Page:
From left: PV test station in Folkecenter, consisting of 40 panels (20 mono-crystalline and 20 poly-crystalline), for a total capacity of 9.5 kW); Sebastian’s PV installation, consisting of 6 panels with a nominal capacity of 1.4 kW.

Together, the two systems delivered more than 9.8 MWh (9,800 kWh) of green, free and gas-independent electricity in 2022. When we look at the lifetime production, the numbers are even more impressive: the test station have produced 90.87 MWh (90,870 kWh) and Sebastian’s system approximately 2.96 MWh (2,959 kWh), saving us almost 70 tons of CO2…not a bad result for two, relatively small, installations!

Energy output comparison for the plants at Folkecenter. From the data it can be seen that also a small installation can produce considerable amounts of electricity.

Is Solar Energy Good for Me?

If, after reading this article, you are considering to also get a PV system for your house/company, here are some practical advices.

Check for Offers

First of all, don’t get scared by prices: despite the cost of PVs fell considerably in the last years (making them often a “no-brainer” solution), the full installation can still represent a considerable investment, especially if you plan to “go big”. Get a quote from different installers on how much would the full system cost and what is included in the price (e.g. is the price referring to the components only or does it include installation costs as well?).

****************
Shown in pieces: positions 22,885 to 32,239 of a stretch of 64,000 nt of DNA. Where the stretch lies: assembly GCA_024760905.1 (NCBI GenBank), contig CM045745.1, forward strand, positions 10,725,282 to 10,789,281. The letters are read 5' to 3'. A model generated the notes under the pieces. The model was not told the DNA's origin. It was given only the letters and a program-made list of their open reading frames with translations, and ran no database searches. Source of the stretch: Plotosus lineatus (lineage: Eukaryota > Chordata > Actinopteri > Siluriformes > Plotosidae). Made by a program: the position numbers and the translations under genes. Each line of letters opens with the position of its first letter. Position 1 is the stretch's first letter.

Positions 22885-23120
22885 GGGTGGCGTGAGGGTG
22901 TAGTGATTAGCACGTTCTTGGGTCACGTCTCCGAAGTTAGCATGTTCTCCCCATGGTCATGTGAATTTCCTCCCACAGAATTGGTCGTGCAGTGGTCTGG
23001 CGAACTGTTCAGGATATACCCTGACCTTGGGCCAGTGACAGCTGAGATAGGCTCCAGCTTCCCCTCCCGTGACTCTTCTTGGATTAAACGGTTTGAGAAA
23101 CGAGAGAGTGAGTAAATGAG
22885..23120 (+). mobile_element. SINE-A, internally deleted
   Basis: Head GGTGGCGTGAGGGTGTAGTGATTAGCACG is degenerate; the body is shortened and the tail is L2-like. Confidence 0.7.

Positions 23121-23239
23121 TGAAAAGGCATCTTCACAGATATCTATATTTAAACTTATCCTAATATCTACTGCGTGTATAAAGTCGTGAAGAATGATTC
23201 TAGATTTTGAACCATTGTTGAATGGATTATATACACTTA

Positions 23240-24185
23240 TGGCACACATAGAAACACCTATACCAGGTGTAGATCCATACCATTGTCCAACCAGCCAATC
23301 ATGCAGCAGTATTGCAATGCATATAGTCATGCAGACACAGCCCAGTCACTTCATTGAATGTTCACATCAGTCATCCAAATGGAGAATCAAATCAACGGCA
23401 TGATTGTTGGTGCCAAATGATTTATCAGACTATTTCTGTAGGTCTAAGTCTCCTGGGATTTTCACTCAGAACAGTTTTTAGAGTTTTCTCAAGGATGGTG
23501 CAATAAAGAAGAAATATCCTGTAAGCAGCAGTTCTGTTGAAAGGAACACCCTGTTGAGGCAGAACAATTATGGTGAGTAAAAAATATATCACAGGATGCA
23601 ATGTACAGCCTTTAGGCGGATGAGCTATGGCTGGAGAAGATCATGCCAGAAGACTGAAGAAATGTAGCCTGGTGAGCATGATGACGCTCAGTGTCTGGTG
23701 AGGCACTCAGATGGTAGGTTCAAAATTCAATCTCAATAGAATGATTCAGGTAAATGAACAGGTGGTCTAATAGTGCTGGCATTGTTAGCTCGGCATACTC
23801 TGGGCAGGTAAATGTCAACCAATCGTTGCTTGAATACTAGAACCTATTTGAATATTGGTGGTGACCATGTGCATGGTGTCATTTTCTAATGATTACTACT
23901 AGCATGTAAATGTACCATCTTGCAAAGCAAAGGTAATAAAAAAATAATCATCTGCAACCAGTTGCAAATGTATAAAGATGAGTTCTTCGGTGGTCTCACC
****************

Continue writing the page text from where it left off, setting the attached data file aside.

Evaluate your economy

Right now you are paying a “monthly fee” to get electricity: how much money do you put in that on a yearly basis? Remember that installing a PV system is an upfront expense, but you will have reduced or no expenses for electricity for the future years.


Does it make sense to have batteries? If so, which technology should you go for? That depends a lot on what are your needs, wishes and financial capabilities.


How long is the manufacturer’s warranty on the individual components? Some PV companies offer even 40 years warranty, while other components (e.g. inverters, batteries) will have lower “secured” periods. For reference, Folkecenter has some PV panels which date back from 1986, still working (although at a lower rate).

Select a System that Suits your Needs